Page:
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Stocks diverge on Powell nomination, Europe COVID fears

Fresh lockdowns spark uncertainty

By AFP - Nov 22,2021 - Last updated at Nov 22,2021

A young man waits his turn in front of a Coronavirus testing centre in Berlin on Monday (AFP photo)

LONDON — US equities rose on Monday as Federal Reserve (Fed) Chairman Jerome Powell was renominated for another term, but other stock markets wobbled as investors fretted over inflation and possible new pandemic lockdowns in Europe.

Stock prices on Wall Street opened higher after US President Joe Biden nominated Powell for a second four-year term. 

By mid-afternoon, stock prices in Paris gained 0.1 per cent and prices in London were up 0.3 per cent, while Frankfurt were showing a loss of 0.1 per cent. 

"There's been so much anxiety about inflation and interest rates that investors are clearly apprehensive about over-committing," said OANDA analyst Craig Erlam.

"And that anxiety has been exacerbated by the prospect of lockdowns in Europe, following Austria's announcement on Friday," he said.

On Friday, Austria surprised the markets by returning to a partial lockdown, not just for the unvaccinated as had been previously planned.

In Germany, outgoing Chancellor Angela Merkel warned that the country's current COVID curbs — including barring the unvaccinated from certain public spaces — "are not enough".

"European stocks slipped as Angela Merkel fanned concerns over the fourth wave of COVID in Europe," said ThinkMarkets analyst Fawad Razaqzada.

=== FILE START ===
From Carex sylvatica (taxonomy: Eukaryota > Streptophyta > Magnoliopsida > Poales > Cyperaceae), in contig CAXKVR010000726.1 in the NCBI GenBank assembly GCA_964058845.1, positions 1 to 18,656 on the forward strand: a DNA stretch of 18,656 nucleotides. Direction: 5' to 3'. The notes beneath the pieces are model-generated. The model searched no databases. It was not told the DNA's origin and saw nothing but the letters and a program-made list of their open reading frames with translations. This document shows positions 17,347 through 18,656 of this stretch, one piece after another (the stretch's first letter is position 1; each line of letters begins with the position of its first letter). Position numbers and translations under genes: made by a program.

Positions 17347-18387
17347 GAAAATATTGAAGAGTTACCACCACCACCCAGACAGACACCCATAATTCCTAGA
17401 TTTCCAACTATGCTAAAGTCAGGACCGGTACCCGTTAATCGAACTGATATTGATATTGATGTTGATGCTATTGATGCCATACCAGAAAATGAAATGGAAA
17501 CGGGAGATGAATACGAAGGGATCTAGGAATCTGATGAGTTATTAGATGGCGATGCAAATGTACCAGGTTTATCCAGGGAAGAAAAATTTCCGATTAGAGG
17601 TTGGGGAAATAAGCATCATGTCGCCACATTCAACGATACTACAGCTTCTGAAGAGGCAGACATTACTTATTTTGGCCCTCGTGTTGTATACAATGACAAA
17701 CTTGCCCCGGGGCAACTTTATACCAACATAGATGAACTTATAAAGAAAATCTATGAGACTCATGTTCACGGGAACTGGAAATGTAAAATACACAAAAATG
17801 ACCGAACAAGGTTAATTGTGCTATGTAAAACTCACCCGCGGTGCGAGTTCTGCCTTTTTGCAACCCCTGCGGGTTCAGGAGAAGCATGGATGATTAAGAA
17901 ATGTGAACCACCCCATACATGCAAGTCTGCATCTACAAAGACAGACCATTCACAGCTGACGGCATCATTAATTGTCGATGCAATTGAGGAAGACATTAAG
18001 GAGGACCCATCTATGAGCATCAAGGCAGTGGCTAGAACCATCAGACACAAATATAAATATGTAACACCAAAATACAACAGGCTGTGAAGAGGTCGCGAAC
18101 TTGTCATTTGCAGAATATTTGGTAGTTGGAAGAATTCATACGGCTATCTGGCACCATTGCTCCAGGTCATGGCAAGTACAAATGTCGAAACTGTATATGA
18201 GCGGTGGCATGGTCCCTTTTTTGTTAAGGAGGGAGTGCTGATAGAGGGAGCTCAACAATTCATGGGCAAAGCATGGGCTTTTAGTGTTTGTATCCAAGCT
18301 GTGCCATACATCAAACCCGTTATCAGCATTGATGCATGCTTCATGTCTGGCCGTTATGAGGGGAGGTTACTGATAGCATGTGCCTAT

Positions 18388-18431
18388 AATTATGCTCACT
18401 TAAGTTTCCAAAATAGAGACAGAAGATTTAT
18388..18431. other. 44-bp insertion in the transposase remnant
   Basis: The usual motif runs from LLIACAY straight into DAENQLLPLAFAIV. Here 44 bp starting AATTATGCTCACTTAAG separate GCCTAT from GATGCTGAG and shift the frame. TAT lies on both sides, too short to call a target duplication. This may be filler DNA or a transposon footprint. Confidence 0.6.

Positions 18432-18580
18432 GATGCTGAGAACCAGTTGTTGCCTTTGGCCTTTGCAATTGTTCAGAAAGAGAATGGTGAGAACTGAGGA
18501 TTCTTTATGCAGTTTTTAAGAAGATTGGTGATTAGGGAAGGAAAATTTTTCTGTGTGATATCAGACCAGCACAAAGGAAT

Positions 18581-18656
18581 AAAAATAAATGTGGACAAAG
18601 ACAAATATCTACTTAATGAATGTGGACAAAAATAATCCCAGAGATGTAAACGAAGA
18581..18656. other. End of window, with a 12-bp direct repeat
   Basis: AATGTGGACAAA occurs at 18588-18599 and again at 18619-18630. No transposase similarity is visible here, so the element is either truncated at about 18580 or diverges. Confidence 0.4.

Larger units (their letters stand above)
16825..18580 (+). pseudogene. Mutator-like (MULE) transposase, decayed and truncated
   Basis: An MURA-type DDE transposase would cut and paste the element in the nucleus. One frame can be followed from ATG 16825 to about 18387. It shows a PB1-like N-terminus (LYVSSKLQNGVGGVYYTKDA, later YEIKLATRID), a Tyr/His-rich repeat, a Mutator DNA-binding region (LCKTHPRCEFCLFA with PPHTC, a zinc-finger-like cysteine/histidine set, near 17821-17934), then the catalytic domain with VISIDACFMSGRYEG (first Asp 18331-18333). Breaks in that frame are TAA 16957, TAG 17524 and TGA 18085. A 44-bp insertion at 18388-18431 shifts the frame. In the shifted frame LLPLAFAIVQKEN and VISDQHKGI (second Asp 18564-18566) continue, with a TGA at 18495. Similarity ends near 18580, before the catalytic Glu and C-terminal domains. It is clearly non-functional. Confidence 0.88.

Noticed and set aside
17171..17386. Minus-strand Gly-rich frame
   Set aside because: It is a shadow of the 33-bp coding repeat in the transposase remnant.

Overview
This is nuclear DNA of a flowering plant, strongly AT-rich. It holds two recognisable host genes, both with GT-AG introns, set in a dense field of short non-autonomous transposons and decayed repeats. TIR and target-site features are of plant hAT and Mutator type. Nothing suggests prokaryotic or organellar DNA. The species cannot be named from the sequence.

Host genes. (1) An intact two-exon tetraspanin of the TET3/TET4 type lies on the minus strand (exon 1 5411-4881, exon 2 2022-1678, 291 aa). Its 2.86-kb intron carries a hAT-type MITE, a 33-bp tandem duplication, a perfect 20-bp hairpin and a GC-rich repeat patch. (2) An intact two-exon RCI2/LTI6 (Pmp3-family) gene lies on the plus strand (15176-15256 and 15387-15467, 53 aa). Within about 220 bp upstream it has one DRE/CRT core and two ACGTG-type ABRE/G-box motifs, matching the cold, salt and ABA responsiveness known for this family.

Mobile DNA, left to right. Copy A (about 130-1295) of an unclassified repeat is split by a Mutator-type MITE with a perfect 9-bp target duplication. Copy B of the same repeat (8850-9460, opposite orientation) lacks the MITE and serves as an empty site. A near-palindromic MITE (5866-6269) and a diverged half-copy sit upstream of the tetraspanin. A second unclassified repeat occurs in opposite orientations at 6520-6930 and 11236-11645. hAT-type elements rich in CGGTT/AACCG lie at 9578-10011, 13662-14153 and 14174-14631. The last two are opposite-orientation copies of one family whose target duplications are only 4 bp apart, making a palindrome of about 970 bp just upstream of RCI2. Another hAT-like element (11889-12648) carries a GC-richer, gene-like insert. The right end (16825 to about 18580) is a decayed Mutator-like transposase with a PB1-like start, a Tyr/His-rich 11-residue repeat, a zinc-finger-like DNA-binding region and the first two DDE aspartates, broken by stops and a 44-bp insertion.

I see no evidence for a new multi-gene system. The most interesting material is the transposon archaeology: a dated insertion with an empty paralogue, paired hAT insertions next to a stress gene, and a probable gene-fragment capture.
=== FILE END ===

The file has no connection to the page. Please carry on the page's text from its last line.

"The fear among market participant [is] that fresh lockdowns could be introduced in other parts of Europe, making the road to recovery from the pandemic even bumpier and raising concerns over the efficacy of the vaccines," Razaqzada said.

"So, there is now a real possibility we may see at least a short-term correction, as investors wake up to the risks facing the eurozone economy, after the major stock indices hit repeated all-time highs in recent weeks."

Earlier, Asian stock markets finished mixed as investors mulled Europe's new containment measures alongside growing speculation of interest rate hikes to tame spiking inflation.

Oil was flat, regaining some of its earlier losses after major consumers including the United States considered releasing some of their reserves to keep a lid on prices, which have been a key reason for elevated inflation this year.

Crude had tumbled on Friday on fears of adverse demand fallout from the fast-moving COVID crisis.

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